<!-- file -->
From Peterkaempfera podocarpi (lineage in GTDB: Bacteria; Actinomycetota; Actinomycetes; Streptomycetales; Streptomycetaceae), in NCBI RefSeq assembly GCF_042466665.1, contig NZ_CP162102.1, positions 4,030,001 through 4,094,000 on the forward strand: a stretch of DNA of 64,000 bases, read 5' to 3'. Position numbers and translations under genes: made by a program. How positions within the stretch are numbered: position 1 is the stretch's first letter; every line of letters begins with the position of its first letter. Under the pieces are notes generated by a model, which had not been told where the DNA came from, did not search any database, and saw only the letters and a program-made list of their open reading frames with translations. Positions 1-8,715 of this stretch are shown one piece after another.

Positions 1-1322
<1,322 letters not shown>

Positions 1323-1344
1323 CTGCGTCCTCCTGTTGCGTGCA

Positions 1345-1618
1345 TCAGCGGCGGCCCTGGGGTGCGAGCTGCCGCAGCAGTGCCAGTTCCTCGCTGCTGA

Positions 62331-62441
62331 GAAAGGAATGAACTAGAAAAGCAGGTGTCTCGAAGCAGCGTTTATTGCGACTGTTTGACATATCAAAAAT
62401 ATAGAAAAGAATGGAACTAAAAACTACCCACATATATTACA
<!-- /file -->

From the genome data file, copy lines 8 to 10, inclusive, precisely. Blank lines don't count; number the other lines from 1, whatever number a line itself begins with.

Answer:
Positions 62331-62441
62331 GAAAGGAATGAACTAGAAAAGCAGGTGTCTCGAAGCAGCGTTTATTGCGACTGTTTGACATATCAAAAAT
62401 ATAGAAAAGAATGGAACTAAAAACTACCCACATATATTACA